San Diego County gas prices drop after sharp increases
Average in SD County $1 more than national average
5:52 AM, Oct 9, 2012
9:06 PM, Oct 9, 2012
SAN DIEGO -
A six-day streak of increases that pushed the average price of a gallon of self-serve regular gasoline in San Diego County to a record high ended today with a decrease of three-tenths of a cent to $4.722.
The average price rose 54.7 cents during the streak, including 1.3 cents on Monday, according to figures from the AAA and Oil Price Information Service.
The average price is 54.4 cents more than one week ago, 56.4 cents higher than one month ago and 92.1 cents greater than one year ago.
State gas prices, which went up a cent overnight to $4.67 per gallon, are a new record high for California. It's also the highest price in the nation.
A sharp decrease of the wholesale gasoline price on Monday makes it seem "hopeful we will get some big drops soon, if not in the next few days, certainly in the coming weeks," Marie Montgomery Nordhues of the Automobile Club of Southern California told City News Service.
Nordhues credited the sharp decrease of the wholesale gasoline price to Gov. Jerry Brown's Sunday directive to the California Air Resources Board to immediately allow oil refineries to make an early transition to winter-blend gasoline, which isn't typically sold until Nov. 1.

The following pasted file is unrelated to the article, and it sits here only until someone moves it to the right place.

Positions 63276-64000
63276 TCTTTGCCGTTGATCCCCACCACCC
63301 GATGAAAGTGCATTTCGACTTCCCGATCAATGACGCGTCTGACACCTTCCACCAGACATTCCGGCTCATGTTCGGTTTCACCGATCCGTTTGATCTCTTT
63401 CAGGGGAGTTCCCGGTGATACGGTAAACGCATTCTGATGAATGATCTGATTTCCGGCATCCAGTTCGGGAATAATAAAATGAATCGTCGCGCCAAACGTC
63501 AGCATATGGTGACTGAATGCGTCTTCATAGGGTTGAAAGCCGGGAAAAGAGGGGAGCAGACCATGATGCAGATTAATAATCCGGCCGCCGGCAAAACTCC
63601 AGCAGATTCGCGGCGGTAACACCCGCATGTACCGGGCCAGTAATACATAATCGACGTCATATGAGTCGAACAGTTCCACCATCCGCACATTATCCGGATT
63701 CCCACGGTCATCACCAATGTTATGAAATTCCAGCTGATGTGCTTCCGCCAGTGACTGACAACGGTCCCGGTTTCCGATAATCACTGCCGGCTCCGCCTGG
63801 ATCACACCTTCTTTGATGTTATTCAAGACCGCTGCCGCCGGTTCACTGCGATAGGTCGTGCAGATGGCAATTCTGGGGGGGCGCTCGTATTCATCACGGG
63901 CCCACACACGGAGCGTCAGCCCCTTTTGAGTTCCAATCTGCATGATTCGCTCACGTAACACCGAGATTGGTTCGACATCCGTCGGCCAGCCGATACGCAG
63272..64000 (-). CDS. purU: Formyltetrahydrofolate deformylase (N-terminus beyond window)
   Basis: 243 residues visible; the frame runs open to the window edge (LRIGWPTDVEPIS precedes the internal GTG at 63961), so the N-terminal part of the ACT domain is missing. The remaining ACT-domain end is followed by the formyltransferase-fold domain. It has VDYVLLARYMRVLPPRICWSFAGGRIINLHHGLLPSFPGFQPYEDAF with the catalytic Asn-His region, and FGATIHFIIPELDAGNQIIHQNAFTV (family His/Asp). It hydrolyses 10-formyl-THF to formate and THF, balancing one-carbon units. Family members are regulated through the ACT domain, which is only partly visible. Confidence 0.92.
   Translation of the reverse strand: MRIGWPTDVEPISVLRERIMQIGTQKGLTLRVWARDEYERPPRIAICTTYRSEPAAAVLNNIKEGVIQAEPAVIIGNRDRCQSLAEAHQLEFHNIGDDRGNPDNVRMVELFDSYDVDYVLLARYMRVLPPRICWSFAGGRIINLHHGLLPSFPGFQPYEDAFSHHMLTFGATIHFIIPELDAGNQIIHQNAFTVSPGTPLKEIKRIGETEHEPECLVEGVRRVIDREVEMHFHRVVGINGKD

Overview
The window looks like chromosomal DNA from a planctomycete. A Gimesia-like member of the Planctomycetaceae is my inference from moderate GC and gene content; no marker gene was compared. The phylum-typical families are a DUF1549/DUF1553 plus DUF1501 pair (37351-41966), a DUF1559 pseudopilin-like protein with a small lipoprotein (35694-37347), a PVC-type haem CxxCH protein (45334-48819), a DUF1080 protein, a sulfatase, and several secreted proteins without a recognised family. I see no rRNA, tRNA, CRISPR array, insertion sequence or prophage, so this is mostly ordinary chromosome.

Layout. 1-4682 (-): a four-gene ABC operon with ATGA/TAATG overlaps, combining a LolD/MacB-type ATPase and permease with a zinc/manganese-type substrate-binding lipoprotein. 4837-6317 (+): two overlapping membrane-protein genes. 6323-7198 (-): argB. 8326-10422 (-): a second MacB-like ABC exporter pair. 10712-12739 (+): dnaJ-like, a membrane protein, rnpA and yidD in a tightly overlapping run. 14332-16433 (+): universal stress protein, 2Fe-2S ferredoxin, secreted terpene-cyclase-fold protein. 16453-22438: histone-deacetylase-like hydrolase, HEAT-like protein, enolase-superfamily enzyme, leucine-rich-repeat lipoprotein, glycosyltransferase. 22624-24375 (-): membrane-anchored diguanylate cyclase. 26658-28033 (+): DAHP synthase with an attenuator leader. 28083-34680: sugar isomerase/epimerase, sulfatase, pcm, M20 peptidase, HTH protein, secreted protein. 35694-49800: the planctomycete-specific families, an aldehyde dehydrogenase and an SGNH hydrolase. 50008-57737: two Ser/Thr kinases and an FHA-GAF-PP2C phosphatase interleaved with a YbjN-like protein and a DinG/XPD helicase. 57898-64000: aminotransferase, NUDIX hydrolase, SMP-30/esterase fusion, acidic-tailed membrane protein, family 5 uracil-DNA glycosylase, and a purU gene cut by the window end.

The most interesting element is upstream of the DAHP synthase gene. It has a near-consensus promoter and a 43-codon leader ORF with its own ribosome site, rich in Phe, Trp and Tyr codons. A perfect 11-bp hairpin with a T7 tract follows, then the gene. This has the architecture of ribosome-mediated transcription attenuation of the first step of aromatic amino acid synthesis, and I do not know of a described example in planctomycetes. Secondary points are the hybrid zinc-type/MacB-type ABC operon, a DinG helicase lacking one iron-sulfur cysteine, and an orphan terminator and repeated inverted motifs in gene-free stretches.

"That announcement seemed to immediately resolve the supply concerns that had caused the panic on the spot market last week," Nordhues said.
Stagnating gas prices have led to calls from Democratic state Sen. Juan Vargas for an investigation into price gauging.
"We ought to do something about it, and we ought to be pissed off," said Vargas. "People aren't pissed off and they ought to be pissed off."
Vargas said he wants the attorney general to investigate the sudden spike in prices.
"They went up astronomically, but they haven't come down the same way," said Vargas.
He's going even further, accusing oil companies of price gauging and illegal activity, even though he admits he's taken political donations from oil companies.
"What they ought to do at the federal level and at the state level is arrest somebody," he said. "Throw [oil company executives] in jail for collusion. Put a couple [of them] in jail, some of these big shots, and I bet you these prices will come down to $2.11."
Although Vargas can't initiate an investigation on his own, he does have a say over the state tax on gas. The tariff helps to make California gas the most expensive in the nation. 10News asked Vargas if he would support lower of getting rid of the tax.
"If we lowered the tax, the prices would come down by a few cents," he said.
Some drivers in the North County aren't waiting for politicians to take action.
Diane Stewart traded in her car for a scooter and a bus pass.
"We gave up one car," said Stewart. "There were two cars, now there's just one, and so I ride my scooter around."
Like others in North County, she's giving the Breeze -- the bus service in North County -- a try. The North County Transit District told 10News the number of people riding the bus last week went up 10.5 percent compared to same week last year.
"I still want to go where I'm going," said Stewart. "I refuse to just keep paying the prices in gas that I'm paying."
High gas prices haven't forced an increase in either the Coaster or Sprinter ridership in North County.